Singer/novelist/pilot Judith Whitmore is a Renaissance woman

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Who says life’s third act can’t get a standing ovation?

Judith Whitmore has had more lives than a cat. As a child, she was certain she would be a singer. But when she married at 21 and had two kids right away, she devoted herself to being a mom and singing was put on the back burner.

When the family moved from Southern California to Aspen, Colorado, Whitmore returned to theatre, not as a performer, but as president of two theatre companies. While there, she became close friends with singer John Denver and his wife, Annie. Knowing of her tremendous fear of flying, Denver (a pilot) persuaded Whitmore to fly with him. The experience was so exhilarating she was hooked, eventually earning her pilot’s license, flying all kinds of planes (even jets) and hot air balloons. Her love of adventure was stronger than her fear.

After moving back to Southern California, she earned a Master’s Degree in clinical psychology, and opened a practice in Brentwood. But after her children were grown, another dream was emerging: Whitmore wanted to write a novel. Having no idea how to begin, she took classes. “How To Begin Your First Novel” must have been a great class because Come Fly with Me, about a female Lear jet pilot, became a best seller. And it was her first novel.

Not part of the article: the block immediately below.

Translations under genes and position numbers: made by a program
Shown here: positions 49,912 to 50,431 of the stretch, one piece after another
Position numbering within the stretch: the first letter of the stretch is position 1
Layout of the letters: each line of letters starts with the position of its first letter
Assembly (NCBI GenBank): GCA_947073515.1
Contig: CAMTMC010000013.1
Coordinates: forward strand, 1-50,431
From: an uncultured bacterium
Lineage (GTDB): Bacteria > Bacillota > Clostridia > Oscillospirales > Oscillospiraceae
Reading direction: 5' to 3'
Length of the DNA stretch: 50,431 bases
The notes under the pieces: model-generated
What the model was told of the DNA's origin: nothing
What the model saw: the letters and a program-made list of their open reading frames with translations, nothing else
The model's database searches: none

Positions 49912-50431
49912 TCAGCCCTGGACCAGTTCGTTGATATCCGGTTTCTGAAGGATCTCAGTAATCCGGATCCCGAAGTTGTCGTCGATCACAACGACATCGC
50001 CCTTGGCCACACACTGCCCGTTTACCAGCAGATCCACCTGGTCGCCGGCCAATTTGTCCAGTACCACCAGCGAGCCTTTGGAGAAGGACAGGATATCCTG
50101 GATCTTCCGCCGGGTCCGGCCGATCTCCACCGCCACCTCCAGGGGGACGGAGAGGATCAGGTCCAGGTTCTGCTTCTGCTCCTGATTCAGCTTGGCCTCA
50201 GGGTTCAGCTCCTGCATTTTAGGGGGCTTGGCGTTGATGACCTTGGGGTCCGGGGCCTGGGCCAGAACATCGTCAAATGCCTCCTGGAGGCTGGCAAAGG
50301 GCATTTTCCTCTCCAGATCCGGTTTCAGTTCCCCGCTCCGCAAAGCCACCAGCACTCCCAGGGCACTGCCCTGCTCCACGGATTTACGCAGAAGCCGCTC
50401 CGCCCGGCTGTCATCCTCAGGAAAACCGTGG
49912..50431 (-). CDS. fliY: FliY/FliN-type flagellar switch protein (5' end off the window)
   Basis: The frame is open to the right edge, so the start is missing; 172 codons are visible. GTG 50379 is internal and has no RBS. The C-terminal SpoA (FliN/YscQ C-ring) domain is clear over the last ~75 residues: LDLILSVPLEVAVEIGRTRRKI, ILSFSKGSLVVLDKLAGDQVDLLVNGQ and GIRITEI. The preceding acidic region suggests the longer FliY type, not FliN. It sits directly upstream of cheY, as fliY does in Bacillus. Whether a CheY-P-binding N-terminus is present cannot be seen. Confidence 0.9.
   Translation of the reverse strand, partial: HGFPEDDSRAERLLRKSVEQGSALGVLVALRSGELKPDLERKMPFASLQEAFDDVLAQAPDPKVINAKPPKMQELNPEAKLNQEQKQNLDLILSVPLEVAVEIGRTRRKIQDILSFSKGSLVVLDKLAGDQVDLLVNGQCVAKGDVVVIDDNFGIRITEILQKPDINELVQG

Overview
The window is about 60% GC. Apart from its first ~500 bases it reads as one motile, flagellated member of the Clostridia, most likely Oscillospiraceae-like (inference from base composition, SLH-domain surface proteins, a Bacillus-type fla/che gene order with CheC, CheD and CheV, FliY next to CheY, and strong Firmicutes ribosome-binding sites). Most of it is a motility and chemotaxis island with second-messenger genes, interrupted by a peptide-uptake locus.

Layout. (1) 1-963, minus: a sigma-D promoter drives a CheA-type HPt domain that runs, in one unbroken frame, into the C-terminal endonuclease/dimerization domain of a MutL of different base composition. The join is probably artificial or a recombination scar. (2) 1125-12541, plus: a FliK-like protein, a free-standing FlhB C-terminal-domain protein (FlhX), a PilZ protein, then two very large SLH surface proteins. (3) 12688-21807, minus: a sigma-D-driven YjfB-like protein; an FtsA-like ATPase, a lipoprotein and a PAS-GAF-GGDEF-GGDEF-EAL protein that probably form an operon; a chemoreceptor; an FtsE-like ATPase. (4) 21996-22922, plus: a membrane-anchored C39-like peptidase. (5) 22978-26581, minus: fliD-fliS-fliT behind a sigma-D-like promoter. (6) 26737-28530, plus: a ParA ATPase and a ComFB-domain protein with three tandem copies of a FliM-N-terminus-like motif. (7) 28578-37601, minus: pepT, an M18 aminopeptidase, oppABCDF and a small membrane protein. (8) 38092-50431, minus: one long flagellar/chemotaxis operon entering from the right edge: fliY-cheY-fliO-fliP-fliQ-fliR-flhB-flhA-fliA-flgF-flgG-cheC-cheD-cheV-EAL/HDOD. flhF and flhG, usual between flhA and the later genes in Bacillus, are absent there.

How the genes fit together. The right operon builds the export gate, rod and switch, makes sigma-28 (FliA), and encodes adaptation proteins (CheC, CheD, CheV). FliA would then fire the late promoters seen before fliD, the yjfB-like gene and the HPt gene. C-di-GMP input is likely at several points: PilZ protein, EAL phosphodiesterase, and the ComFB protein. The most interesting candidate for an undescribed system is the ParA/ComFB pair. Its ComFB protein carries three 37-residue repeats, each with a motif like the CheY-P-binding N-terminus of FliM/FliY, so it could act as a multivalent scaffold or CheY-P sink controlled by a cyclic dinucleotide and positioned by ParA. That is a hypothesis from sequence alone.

Whitmore’s passion for performing never waned. When the opportunity arose, she formed a group with her brother and two of her friends. When they learned they could perform at Carnegie Hall, they practiced for eight months. A filmmaker, Carl Borack, made a documentary about the group’s journey, Once Upon a Dream. Now a trio, “Act Three” has performed all over, including The Ritz in Paris.

On Sunday, June 10, Whitmore will give her first solo performance at Vitello’s in Studio City. It is her dream come true. She says, “It’s never too late to be who you are meant to be.”

For more information call Vitello’s at (818) 769-0905

 

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About Author

Laura Voeth has worked for some of L.A.’s most prestigious restaurants. In 2002, she began reviewing restaurants for Beverly Hills-based “Women On Top” magazine. She is also a freelance writer.

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